The members of the Copasetics were dedicated to keeping the thought of Bill Robinson alive. The preamble, written by LeRoy Myers and Luther Preston, reads: “The Copasetic is a social, friendly, benevolent club. Its members pledge themselves to do all in their power to promote fellowship and to strengthen the character within their ranks. With these thoughts ever foremost in our minds, it should be our every desire to create only impressions that will establish us in all walks of life as a group of decent, respectable men. Bearing in mind that these achievements can only become a reality by first seeking the aid of God.” The Copasetics were all clean-living people who liked a lot of fun.
Professionally, “Myers and Walker” continued to work. In the meantime, LeRoy was an indirect source of inspiration to Frank Sinatra and was a culprit of the accident that bent Dizzy Gillespie’s trumpet. By the end of 1950s, however, the opportunities for tap dancers became scarce. “Myers and Walker” broke up and LeRoy found work as a master of ceremonies at various theaters. When even this became slow, he found work as a bartender, postal worker, floor captain at Club Harlem in Atlantic City, and so on.
In 1966, LeRoy was recruited by Motown, and as the road manager with the original Supremes he witnessed their break-up. In 1967, LeRoy left Motown to manage B.B. King, whom he had known since B.B.’s first theater tour in 1949. LeRoy worked with B.B., primarily as a road manager, until the late 1970s and he played a critical role in B.B.’s rise to fame.
When LeRoy came off the road, he took over the ownership of the nightclub, the Wonder Gardens, in Atlantic City, which he sold in 2001. Meanwhile, he arranged bookings for artists such as Brook Benton, Damita Jo, and George Kirby, but as he took on the responsibility of business manager of the Copasetics, LeRoy and the Copasetics became a major force in the revival of tap dancing in the late 1970s through the 80s.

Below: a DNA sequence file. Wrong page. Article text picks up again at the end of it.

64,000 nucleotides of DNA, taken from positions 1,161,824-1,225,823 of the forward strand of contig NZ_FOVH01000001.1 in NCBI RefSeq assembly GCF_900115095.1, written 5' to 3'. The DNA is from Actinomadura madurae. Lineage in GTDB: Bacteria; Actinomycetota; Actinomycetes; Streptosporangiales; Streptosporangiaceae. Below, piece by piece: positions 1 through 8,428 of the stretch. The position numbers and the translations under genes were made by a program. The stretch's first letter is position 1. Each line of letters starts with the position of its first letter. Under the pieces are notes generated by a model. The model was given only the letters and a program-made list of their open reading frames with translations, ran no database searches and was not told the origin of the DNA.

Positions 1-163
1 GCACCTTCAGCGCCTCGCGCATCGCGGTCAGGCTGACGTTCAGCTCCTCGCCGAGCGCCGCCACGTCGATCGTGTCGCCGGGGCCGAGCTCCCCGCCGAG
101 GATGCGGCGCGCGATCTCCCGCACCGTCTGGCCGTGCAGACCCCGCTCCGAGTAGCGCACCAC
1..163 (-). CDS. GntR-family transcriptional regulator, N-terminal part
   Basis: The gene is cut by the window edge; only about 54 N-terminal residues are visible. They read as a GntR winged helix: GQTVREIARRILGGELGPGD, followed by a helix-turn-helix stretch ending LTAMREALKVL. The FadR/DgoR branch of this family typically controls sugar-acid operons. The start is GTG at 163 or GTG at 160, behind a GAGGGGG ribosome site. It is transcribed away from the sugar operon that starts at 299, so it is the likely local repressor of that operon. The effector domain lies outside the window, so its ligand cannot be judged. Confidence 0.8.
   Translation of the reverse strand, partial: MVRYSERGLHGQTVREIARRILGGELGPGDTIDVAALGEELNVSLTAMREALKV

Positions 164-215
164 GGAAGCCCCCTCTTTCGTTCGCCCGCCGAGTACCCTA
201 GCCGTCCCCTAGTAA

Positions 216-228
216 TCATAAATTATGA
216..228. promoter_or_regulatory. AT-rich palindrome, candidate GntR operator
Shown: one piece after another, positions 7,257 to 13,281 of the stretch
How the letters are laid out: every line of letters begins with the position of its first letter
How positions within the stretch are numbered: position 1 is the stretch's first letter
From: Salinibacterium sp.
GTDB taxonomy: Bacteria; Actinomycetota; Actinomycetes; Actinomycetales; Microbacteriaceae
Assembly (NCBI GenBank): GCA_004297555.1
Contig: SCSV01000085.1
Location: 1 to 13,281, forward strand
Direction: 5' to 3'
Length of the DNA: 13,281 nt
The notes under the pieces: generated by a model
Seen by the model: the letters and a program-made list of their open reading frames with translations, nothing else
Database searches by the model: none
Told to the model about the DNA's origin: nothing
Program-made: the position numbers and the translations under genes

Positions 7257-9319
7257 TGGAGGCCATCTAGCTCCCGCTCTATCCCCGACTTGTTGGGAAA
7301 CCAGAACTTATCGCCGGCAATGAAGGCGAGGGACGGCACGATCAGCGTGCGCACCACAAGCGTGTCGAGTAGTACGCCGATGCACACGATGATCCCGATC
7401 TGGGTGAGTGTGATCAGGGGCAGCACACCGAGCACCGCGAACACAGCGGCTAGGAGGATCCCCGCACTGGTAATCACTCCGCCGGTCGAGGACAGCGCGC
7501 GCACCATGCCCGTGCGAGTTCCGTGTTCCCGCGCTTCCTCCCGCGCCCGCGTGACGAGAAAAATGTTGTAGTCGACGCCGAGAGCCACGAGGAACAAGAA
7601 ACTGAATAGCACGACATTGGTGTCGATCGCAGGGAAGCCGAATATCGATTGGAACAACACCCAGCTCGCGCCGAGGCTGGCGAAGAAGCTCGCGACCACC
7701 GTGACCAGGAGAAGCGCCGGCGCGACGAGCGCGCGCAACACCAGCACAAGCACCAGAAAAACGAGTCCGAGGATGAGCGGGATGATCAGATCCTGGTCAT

Among many books that credit his contributions during his lifetime are Music is My Mistress (Duke Ellington), Lush Life – a biography of Billy Strayhorn (Hadju), Jazz Dance (Stearns & Stearns), and Uptown – the story of Harlem’s Apollo Theatre (Schiffman). He was to be honored at 2004 Tap Extravaganza in May.
LeRoy Myers enjoyed a vast range of personal and professional associations during his long career in the entertainment business and he was a dedicated friend to those who knew him. Congressman Charles Rangel wrote, “The Copasetics are an example of what brotherhood is truly about because through all of the years, even though you have had your peaks and your valleys, you have managed to maintain your friendship; and during the times in which we live, that is such a valuable attribute that no one can take it away and no one can buy it.”
He lived in New York City and he remained active as the producer of the tap jam at Showmans in Harlem and as a mentor to younger artists until he passed away on April 26, 2004, at the age of 84. The cause of death was cancer.
He had no children, but is survived by his sister Bobbie Lee, brother Walter, nieces, nephews, grand nieces and grand nephews.
written by Jun Maruta